Bitcoin is digital money used for secure and instant transfer of value anywhere in the world. It is not controlled or issued by any bank or government – instead it is an open network which is managed by its users. Much in the way email improved communication by making it fast and cheap, bitcoin is an improvement on existing payment methods which were not designed for the internet era.
The value of a bitcoin is not tied or pegged to the value of any other currency. Similar to stocks or property, bitcoin’s value is determined by buying and selling in the open market. A bitcoin’s price changes in real time based on the number of people who want to buy or sell it at a given moment.
Bitcoin allows you to instantly send any amount of money to anyone in the world without needing a bank. It allows you to access your money without needing an ATM or credit card – bitcoin gives you back control over your money. Other global transfer services, like Venmo and PayPal may take 3-6 business days for the funds to be transferred over while Bitcoin can be transferred anywhere in only a few minutes. You can pay friends back for dinner, buy your next computer, and donate to charity, all using bitcoin.
Many large online businesses accept bitcoin, such as Overstock, Expedia, and Dell. Non-profits such as Wikipedia and the United Way also accept bitcoin donations. Look for a bitcoin payment option at many of your favorite websites and you’ll be surprised how many accept bitcoin!
You will need to get a bitcoin wallet to store your bitcoins. There are many different bitcoin wallet providers such as blockchain and coinbase that you can download for free on your smartphone. Once downloaded, you can create your wallet and begin buying and selling bitcoin.
All transactions are confirmed and included in the block chain. The block chain is a shared public ledger that stores the information on every transaction using bitcoin throughout the world. This way, Bitcoin wallets can calculate their spendable balance and new transactions can be verified to be spending bitcoins that are actually owned by the spender. The integrity and the chronological order of the block chain are enforced with cryptography.
A transaction is a transfer of value between Bitcoin wallets that gets included in the block chain. Bitcoin wallets keep a secret piece of data called a private key which is used to sign transactions, providing a mathematical proof that they have come from the owner of the wallet. People are able to forge handwritten signatures, but with the bitcoin wallet, this special signature prevents the transaction from being altered by anybody once it has been issued.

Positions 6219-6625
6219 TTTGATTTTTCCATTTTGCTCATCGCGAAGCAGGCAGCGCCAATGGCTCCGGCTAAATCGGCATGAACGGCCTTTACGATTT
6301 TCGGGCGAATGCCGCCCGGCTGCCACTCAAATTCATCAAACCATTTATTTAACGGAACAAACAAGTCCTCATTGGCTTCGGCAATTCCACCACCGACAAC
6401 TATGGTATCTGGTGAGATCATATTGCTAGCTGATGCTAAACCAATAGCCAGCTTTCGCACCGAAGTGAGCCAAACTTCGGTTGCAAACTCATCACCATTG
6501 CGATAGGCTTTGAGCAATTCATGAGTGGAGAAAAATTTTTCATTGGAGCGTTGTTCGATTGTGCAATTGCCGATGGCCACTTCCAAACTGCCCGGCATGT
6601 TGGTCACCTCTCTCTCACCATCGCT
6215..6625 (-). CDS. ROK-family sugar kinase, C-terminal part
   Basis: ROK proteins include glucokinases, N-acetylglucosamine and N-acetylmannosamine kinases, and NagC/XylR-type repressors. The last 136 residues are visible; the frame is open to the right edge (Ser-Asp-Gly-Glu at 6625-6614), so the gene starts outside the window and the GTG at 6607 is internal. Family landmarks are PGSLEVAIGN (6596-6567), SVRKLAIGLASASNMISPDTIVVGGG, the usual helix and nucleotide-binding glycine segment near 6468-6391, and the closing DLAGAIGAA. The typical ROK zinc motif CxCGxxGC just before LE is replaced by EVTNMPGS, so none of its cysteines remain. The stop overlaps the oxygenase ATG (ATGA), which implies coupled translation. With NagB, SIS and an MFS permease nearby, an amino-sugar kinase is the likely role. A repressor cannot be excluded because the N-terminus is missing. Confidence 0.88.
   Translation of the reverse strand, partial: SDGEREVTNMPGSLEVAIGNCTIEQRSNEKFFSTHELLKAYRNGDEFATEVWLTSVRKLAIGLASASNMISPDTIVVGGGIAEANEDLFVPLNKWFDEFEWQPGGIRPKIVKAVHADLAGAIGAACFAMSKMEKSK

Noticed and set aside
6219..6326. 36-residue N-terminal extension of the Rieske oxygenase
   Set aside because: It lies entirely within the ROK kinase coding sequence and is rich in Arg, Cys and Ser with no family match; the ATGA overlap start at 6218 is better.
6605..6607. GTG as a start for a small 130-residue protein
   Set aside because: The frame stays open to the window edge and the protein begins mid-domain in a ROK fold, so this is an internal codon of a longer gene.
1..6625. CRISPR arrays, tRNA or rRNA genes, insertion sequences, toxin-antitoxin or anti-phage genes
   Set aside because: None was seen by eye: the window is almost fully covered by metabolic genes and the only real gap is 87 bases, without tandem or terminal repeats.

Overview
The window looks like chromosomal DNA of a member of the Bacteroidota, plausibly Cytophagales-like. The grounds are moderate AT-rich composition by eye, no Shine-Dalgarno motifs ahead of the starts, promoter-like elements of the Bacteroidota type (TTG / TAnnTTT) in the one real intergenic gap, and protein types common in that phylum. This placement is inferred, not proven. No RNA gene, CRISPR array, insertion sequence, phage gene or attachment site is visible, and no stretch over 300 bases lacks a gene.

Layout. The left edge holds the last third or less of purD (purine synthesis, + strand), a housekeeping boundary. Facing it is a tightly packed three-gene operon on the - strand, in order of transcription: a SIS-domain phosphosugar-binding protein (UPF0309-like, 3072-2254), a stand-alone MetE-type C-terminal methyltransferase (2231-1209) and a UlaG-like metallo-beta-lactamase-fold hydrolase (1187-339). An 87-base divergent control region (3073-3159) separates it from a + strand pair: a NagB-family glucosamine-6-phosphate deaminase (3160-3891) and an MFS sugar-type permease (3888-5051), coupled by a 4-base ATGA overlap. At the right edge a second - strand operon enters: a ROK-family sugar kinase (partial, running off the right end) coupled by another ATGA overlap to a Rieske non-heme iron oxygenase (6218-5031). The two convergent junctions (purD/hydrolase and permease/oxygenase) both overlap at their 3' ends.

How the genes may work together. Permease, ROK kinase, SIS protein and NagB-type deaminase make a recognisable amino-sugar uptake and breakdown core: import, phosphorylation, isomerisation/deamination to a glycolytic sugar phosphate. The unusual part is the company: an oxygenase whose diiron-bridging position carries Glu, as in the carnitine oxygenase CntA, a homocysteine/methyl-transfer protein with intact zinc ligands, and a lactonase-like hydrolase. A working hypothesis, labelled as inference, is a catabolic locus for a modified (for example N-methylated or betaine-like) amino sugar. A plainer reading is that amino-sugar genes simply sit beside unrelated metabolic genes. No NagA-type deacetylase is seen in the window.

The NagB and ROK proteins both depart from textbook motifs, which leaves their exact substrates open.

Transactions can be instantaneous if they are “zero-confirmation” transactions, meaning that the merchant takes on the risk of accepting a transaction that hasn’t yet been confirmed by the bitcoin blockchain. Or, they can take around 10 minutes if a merchant requires the transaction to be confirmed. That is far faster than any inter-bank transfer.
Bitcoin transaction fees are minimal, or in some cases free.
Because the currency is decentralized, you own it. No central authority has control, and so a bank can’t take it away from you.
Once bitcoins have been sent, they’re gone. A person who has sent bitcoins cannot try to retrieve them without the recipient’s consent. This makes it difficult to commit the kind of fraud that we often see with credit cards, in which people make a purchase and then contact the credit card company to make a chargeback, effectively reversing the transaction.
Bitcoin transactions don’t require you to give up any secret information. Instead, they use two keys: a public key, and a private one. Anyone can see the public key (which is actually your bitcoin address), but your private key is secret. When you send a bitcoin, you ‘sign’ the transaction by combining your public and private keys together, and applying a mathematical function to them. This creates a certificate that proves the transaction came from you.
Bitcoin was designed to have a maximum number of coins. Only 21 million will ever be created under the original specification. This means that after that, the number of bitcoins won’t grow, so inflation won’t be a problem.
Because bitcoin is entirely decentralized, you need trust no one when using it. When you send a transaction, it is digitally signed, and secure.
With bitcoin, you own the private key and the corresponding public key that makes up a bitcoin address. No one can take that away from you (unless you lose it yourself, or host it with a web-based wallet service that loses it for you).